LONDON (BLOOMBERG) - Google was told by a London judge to remove links to older stories about a businessman's criminal conviction from search results, in a British case that could dramatically expand Europe's "Right to Be Forgotten" law.
Justice Mark Warby said in a ruling on Friday (April 13) that one story in a national British newspaper was "misleading as to the nature and extent of the claimant's criminality." Warby further said all 11 articles related to the man should be delisted by Google.
"The crime and punishment information has become out of date, irrelevant and of no sufficient legitimate interest," Warby said. He rejected the request of a second businessman, who was guilty of a more serious offence, to have links to articles taken down.
The ruling comes against a backdrop of European criticism of American technology companies' ability to protect user privacy.
Facebook Inc. is embroiled in a scandal over revelations that the data of tens of millions of people was improperly shared with a political consulting firm.
Google is fighting court cases and privacy regulators across Europe over how far it should go to delete links. The Alphabet Inc. unit must remove information about a person on request if it's outdated or irrelevant under a 2014 European Union top court ruling.
"We work hard to comply with the Right to be Forgotten, but we take great care not to remove search results that are in the public interest and will defend the public's right to access lawful information," Mountain View, California-based Google said in a statement.
The court refused to award damages to the businessman, saying Google took reasonable care in the case.
The original EU court ruling on the right to be forgotten failed to outline clear terms for when the search engine should remove information.
The British court ruling may be the first case from a major court that effectively ruled that criminal conduct can be erased from Google.
The two men, who can only be identified as NT1 - who lost - and NT2 - who won - had asked that links to information on their old convictions be taken down from search results.
NT2 was imprisoned for six months in the early part of this century after authorizing an investigations firm to conduct computer hacking and phone tapping to find out who was engaged in hostile activity against his company.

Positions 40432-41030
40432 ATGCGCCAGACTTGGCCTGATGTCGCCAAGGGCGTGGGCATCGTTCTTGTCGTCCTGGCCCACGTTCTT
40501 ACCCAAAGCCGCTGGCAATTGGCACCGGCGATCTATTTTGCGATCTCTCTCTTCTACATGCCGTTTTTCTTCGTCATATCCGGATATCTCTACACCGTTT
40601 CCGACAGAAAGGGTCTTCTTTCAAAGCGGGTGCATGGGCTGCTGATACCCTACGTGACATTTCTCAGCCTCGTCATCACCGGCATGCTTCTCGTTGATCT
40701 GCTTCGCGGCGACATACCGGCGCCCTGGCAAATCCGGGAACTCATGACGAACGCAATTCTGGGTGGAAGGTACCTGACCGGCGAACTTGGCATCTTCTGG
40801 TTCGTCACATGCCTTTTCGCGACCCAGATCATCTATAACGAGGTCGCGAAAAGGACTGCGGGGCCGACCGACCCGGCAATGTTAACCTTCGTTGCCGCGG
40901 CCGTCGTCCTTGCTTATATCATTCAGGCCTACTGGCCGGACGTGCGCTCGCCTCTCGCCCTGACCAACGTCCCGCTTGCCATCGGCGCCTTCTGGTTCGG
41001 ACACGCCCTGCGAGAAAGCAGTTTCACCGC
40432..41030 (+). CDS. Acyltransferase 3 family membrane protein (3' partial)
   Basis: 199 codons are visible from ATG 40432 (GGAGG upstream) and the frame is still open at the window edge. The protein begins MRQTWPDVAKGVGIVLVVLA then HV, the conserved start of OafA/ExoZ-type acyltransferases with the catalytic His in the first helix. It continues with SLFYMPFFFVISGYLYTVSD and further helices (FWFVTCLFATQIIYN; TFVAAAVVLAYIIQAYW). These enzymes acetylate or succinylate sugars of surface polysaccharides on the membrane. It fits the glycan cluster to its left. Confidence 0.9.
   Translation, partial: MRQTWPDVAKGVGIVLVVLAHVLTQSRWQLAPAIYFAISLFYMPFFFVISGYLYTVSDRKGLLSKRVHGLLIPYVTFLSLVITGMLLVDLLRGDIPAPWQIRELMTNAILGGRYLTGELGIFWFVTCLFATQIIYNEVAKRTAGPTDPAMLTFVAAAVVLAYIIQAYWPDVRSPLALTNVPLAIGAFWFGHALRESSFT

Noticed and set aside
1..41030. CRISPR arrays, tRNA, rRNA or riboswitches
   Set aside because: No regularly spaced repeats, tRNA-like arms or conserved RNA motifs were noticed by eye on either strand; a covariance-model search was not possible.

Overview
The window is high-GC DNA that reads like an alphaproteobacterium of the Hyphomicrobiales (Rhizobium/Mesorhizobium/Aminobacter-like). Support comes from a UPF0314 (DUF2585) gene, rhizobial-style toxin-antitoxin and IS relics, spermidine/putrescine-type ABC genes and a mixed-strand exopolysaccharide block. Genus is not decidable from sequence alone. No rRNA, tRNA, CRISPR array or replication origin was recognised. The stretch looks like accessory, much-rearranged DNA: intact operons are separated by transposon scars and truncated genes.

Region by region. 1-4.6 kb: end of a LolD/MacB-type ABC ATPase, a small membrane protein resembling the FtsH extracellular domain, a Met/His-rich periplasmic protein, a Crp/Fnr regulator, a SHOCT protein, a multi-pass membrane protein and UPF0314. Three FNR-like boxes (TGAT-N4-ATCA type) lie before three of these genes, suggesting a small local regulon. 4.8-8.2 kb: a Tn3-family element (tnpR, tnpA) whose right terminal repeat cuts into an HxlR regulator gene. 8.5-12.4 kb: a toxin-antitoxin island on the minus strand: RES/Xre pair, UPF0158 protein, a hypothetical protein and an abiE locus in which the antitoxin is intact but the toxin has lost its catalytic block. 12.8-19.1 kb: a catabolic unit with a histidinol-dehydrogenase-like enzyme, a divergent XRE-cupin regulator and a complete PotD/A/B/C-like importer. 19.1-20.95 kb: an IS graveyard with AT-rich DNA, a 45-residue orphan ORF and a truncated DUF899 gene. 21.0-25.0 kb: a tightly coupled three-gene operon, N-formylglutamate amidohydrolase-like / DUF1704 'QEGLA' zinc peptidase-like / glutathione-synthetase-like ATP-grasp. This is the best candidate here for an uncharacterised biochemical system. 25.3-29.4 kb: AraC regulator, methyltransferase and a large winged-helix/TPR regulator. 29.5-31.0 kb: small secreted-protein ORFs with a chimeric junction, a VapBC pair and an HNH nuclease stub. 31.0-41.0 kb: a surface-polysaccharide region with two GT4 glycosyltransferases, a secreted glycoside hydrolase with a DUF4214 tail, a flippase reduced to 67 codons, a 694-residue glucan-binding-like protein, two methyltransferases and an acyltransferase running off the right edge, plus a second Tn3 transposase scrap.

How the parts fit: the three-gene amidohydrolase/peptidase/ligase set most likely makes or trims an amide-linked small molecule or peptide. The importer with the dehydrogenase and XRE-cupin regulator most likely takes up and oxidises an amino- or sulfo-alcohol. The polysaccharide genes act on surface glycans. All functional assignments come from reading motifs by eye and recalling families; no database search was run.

"His past offending is of little if any relevance," Justice Warby wrote. "There is no real need for anybody to be warned about that activity."
In the NT1 case, which dates back to the 1980s, the man loaned money to businesses and individuals with the funds coming from the company at the heart of a false accounting conspiracy, according to the judgment.
The businessman was involved in a multi-million pound fraud. NT1's conduct demonstrates that "he cannot be trusted to provide an accurate account of his business background," the judge wrote.
Under English law designed to rehabilitate offenders, those convictions don't have to be disclosed to potential employers and can effectively be ignored.
The Rehabilitation act "sought to strike a balance on this thorny topic," said Ben Rose, a lawyer at Hickman & Rose in London who wasn't involved in the case.
"That held good until the Internet and Google's powerful search engine rather undid matters. The right to be forgotten litigation requires the courts to once again consider where that balance lies."
The Right to Be Forgotten can be interpreted in various ways by courts throughout Europe.
In a ruling last month, Paris judges said that Google had to reduce the visibility of stories about a former chief financial officer at a French company who was fined 200,000 euros (S$323,970) a year ago for civil insider-trading violations.
The judges said the right to privacy should prevail after laying down a series of benchmarks including impact on work and family life that dictated whether results should be easily available. The ruling pointed out that this father-of-four didn't profit financially from the violations and was at risk of losing his job again unless the articles were brought down in search results with his name.
"Given his family situation, the loss of his job would cause him a very serious prejudice, especially given that it took him nearly two years to find a new job," the judges said. In those circumstances, "the public interest in having information with his name about this case doesn't prevail."
At the heart of the precedent-setting disputes is a balancing act between the right to a private life and the right to freedom of expression, both of which were established in the European Convention on Human Rights.
A Google search brings up the information "through a few key strokes," undermining the law about such older convictions where a defendant has paid his debt to society, Hugh Tomlinson, a lawyer for one of the businessmen, said at an earlier court hearing.
"As things disappear into the past and people don't know about them, they become part of a private life," Tomlinson, who once represented Sienna Miller in phone-hacking lawsuits against News Corp., told the court.